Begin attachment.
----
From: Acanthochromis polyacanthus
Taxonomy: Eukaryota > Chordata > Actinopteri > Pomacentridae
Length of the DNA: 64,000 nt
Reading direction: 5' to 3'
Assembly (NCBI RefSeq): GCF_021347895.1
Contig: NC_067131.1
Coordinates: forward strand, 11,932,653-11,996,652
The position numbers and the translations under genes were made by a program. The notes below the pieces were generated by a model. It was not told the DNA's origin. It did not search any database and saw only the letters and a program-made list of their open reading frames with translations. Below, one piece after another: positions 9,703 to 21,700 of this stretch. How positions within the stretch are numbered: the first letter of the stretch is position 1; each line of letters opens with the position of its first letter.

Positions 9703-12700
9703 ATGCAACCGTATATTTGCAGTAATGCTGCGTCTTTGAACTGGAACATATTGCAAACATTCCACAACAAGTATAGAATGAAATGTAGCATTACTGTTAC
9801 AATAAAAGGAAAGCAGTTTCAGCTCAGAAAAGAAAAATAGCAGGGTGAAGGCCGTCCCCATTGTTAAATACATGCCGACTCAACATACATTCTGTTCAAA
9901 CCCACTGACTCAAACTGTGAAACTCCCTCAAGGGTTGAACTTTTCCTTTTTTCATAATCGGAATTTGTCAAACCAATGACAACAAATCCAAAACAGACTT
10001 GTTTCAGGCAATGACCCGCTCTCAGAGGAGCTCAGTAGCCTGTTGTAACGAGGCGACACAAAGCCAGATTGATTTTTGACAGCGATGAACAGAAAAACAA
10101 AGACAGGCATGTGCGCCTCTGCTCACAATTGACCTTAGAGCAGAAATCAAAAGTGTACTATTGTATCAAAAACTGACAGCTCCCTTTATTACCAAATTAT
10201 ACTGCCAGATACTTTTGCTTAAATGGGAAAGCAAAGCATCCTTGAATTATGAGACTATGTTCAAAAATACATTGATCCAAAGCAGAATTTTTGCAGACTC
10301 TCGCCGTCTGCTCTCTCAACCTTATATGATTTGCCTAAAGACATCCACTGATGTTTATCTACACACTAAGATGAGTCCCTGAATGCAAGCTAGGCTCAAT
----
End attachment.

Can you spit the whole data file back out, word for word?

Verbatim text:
From: Acanthochromis polyacanthus
Taxonomy: Eukaryota > Chordata > Actinopteri > Pomacentridae
Length of the DNA: 64,000 nt
Reading direction: 5' to 3'
Assembly (NCBI RefSeq): GCF_021347895.1
Contig: NC_067131.1
Coordinates: forward strand, 11,932,653-11,996,652
The position numbers and the translations under genes were made by a program. The notes below the pieces were generated by a model. It was not told the DNA's origin. It did not search any database and saw only the letters and a program-made list of their open reading frames with translations. Below, one piece after another: positions 9,703 to 21,700 of this stretch. How positions within the stretch are numbered: the first letter of the stretch is position 1; each line of letters opens with the position of its first letter.

Positions 9703-12700
9703 ATGCAACCGTATATTTGCAGTAATGCTGCGTCTTTGAACTGGAACATATTGCAAACATTCCACAACAAGTATAGAATGAAATGTAGCATTACTGTTAC
9801 AATAAAAGGAAAGCAGTTTCAGCTCAGAAAAGAAAAATAGCAGGGTGAAGGCCGTCCCCATTGTTAAATACATGCCGACTCAACATACATTCTGTTCAAA
9901 CCCACTGACTCAAACTGTGAAACTCCCTCAAGGGTTGAACTTTTCCTTTTTTCATAATCGGAATTTGTCAAACCAATGACAACAAATCCAAAACAGACTT
10001 GTTTCAGGCAATGACCCGCTCTCAGAGGAGCTCAGTAGCCTGTTGTAACGAGGCGACACAAAGCCAGATTGATTTTTGACAGCGATGAACAGAAAAACAA
10101 AGACAGGCATGTGCGCCTCTGCTCACAATTGACCTTAGAGCAGAAATCAAAAGTGTACTATTGTATCAAAAACTGACAGCTCCCTTTATTACCAAATTAT
10201 ACTGCCAGATACTTTTGCTTAAATGGGAAAGCAAAGCATCCTTGAATTATGAGACTATGTTCAAAAATACATTGATCCAAAGCAGAATTTTTGCAGACTC
10301 TCGCCGTCTGCTCTCTCAACCTTATATGATTTGCCTAAAGACATCCACTGATGTTTATCTACACACTAAGATGAGTCCCTGAATGCAAGCTAGGCTCAAT